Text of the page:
JESS: Yeah, but that's a real dark - that's a villain song almost. But that isn't where he loses his mind. It sounds like a song that would be after he finds Black and Queenie together. But he has a different song called Let Me Drown, which is, after that, he decides, “I'm done.” And it's like this bouncy like, (bouncy singing) “Let me drown, let me -”

ANDREW: He's in a bathtub too? Am I thinking of the right song?

JESS: Yeah.

ANDREW: It's so, so weird. He's surrounded by other women and he's in a bathtub.

JESS: The thing is - the song itself is so much fun to listen to. It's a great song.

ANDREW: Yeah.

JESS: But in the context of this show, it is emotional whiplash to say the least. Especially in the context of what's going on. Where I think that is emblematic of the entire issue with Lippa’s The Wild Party. The songs do not reflect the tone of the story, and I wish I could say there's a disconnect between the book writer and the songwriter, but they’re the same guy.

ANDREW: Yeah. Well, I think it comes down to what he was going for and - I don't know. If he's trying to make this his Cats, the material doesn't fit that.

JESS: I mean, in theory, it kind of does. The book or the long poem does, where it's just like, “We introduce a person, we get a little moment with them, we get a little moment with someone else, we get a little moment with someone else,” and then it ends and Queenie and Burrs are just the framing device of the people that have the party.

ANDREW: Yeah, but even the other people at the party - because we see much more of that in the other show – when we’ll get into that - They aren't fun cats that, you know, “Let's dance around and have fun.” Like, they all have their own little things. Yeah, they all have their own little thing that's going on with them. But this show cuts all of them for the most part. I mean, they're there. But they're not really a big part of the show. And they focus heavily on the Queenie and Burr thing which is just a bad relationship and is just dour. And the way it ends is so dismal. And then all of the songs in the show don't really reflect that.

JESS: I do want to talk briefly about some of Kate's songs. Specifically Life of the Party, which is the Act Two opener.

(The Life of the Party plays)

JESS: Which is, on its own –

ANDREW: This is a good one.

JESS: – A really fun song and it shows who she is and extends on the character we've seen up to that point.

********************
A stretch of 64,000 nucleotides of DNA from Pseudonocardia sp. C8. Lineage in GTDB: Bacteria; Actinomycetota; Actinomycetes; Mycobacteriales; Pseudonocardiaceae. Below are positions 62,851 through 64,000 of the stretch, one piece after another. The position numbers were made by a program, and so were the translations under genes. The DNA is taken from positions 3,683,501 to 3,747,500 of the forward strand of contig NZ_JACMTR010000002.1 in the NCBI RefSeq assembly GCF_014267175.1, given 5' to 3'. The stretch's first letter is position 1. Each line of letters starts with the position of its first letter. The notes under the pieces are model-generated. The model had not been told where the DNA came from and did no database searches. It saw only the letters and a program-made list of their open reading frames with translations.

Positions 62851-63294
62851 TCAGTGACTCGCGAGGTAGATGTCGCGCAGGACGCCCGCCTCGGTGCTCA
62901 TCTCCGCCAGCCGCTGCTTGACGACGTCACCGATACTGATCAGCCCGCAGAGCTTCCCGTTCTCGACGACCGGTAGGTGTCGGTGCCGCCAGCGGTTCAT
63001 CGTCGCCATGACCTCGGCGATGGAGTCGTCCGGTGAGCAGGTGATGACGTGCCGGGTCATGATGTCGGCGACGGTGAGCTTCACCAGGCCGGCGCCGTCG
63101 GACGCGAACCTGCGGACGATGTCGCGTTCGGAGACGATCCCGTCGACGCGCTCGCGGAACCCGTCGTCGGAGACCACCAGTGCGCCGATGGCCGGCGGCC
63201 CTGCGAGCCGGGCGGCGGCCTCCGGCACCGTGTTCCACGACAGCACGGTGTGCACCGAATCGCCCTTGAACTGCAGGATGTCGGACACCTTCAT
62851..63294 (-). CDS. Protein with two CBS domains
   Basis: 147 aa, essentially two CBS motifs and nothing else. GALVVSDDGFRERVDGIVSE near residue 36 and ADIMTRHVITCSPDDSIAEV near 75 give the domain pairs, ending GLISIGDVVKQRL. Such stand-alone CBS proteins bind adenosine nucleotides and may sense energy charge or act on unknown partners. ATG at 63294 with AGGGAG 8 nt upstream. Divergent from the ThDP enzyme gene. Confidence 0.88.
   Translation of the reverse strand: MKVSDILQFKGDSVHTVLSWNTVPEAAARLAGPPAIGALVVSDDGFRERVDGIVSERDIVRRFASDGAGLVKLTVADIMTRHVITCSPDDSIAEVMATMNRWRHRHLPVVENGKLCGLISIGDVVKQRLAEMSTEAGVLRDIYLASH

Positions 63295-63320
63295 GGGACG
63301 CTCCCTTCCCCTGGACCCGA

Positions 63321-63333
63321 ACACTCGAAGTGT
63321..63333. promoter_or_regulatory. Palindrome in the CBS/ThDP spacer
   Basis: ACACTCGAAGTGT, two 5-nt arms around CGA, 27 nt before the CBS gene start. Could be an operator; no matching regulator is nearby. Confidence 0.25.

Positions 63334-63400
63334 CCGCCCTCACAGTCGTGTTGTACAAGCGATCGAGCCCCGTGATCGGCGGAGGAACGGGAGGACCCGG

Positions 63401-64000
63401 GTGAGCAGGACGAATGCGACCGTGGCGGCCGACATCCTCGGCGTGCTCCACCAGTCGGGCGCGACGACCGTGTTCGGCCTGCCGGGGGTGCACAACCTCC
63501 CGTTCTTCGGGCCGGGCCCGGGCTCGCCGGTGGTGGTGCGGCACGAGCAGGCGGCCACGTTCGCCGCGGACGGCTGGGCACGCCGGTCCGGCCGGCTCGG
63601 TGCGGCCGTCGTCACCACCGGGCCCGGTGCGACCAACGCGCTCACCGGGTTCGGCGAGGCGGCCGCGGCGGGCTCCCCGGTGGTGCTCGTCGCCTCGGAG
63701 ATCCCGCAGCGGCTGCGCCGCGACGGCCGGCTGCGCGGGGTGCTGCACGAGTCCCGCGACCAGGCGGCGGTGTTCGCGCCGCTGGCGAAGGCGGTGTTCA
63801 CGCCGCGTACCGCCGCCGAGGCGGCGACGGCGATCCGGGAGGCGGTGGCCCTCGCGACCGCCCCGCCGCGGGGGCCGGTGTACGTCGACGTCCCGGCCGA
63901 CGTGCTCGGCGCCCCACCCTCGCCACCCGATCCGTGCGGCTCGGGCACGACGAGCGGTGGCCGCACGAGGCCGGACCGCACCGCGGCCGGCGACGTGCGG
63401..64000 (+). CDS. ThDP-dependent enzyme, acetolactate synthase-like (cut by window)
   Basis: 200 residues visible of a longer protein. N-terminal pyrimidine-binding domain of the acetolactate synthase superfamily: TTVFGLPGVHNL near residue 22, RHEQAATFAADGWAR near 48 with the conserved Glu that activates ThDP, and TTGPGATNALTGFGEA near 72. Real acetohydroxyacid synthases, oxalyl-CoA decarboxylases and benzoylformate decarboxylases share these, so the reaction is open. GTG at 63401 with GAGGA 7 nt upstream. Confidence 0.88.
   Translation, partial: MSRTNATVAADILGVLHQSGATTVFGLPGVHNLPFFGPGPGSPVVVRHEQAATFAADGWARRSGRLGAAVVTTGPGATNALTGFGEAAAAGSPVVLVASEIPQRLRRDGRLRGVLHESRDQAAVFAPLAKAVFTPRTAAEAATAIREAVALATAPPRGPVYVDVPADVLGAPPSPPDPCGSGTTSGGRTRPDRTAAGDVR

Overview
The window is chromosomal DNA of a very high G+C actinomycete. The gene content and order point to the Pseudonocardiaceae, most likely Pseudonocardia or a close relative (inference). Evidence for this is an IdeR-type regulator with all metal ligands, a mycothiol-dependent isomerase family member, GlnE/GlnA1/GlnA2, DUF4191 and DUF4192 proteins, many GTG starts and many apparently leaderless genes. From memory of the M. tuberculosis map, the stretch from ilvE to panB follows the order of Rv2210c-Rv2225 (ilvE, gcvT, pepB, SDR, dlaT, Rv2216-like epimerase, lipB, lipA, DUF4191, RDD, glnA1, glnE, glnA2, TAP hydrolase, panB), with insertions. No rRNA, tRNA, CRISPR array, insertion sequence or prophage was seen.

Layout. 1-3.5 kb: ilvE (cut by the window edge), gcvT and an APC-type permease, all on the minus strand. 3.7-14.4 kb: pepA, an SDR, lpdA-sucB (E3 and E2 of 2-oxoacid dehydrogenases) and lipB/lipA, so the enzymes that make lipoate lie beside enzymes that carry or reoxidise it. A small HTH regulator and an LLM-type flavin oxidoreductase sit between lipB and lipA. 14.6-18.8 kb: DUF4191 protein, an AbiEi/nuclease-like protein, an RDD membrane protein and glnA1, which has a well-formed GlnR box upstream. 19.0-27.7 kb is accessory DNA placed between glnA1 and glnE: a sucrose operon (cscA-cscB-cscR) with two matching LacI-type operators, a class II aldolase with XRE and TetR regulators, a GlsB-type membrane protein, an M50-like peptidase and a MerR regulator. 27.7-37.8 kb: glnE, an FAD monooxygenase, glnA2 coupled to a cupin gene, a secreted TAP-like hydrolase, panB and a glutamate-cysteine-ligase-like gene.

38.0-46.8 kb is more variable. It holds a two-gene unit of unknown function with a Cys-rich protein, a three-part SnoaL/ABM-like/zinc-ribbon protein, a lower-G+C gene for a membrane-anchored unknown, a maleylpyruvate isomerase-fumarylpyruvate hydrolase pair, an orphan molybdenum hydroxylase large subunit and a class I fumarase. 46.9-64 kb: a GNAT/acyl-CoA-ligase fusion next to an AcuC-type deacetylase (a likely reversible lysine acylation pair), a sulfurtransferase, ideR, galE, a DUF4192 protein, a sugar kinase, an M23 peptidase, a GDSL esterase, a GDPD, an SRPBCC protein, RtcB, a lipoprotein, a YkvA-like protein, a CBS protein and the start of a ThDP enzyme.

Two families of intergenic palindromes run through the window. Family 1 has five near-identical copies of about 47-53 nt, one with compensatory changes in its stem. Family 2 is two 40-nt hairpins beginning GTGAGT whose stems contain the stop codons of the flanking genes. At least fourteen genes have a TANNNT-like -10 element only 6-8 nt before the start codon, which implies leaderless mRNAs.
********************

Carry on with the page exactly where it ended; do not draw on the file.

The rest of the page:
ANDREW: Yeah.

JESS: I think that in and of itself shows you the potential that this idea and the show that this could have been. Where this and Wild Wild Party - both of those feel very much like, “Oh, this could have been a more consistently tone piece,” because they both have the twinges of darkness. They don't go all the way left, all the way right. Whereas as the big issue with Make Me Happy, What is it About Her? and all the other ones - those are either very dark or very bright. Whereas these skate the middle. And I feel like Lippa - I think if we do a little revision to the score, we can really make that line ride a bit more.

ANDREW: Yeah.

JESS: Another thing that I wanted to bring up that I find interesting is this has a more Broadway structure than the other one. And when I say structure, I mean, this is a two-hour two-act musical with a very blatant “I want” song. The start of Act Two is a song that doesn't really tie back to the story but is effective character work. It has a climax.

ANDREW: I think the reason it does is because this is meant to be more of a -

JESS: Classic stage show.

ANDREW: - Easier piece. Yeah, it's a stage show, specifically he picks a main character, he picks a focus, and I think that that works for making the show more watchable.

JESS: But I think that - I, for one, and I don't know if you felt this way too, Andrew - I felt this show seemed shorter than the other one.

ANDREW: I felt that they were about the same length.

JESS: This is significantly longer, because it's a two-hour two-act show. Where the other one is 90 minutes. It's a one-act, 90-minute show.

ANDREW: So I guess this one did feel shorter, I suppose, if they felt about the same length.

JESS: Yeah, then that's kind of the weird thing about this. I think it's because it has that traditional structure where you kind of can expect where everything's gonna be and it guides you in. It feels like a more satisfying experience, but it is trying less weird things, which makes me - I appreciate it less, but enjoy it more, I think is the best way to describe this. My brain has those chemical reactions to narrative story structure to this that I like having.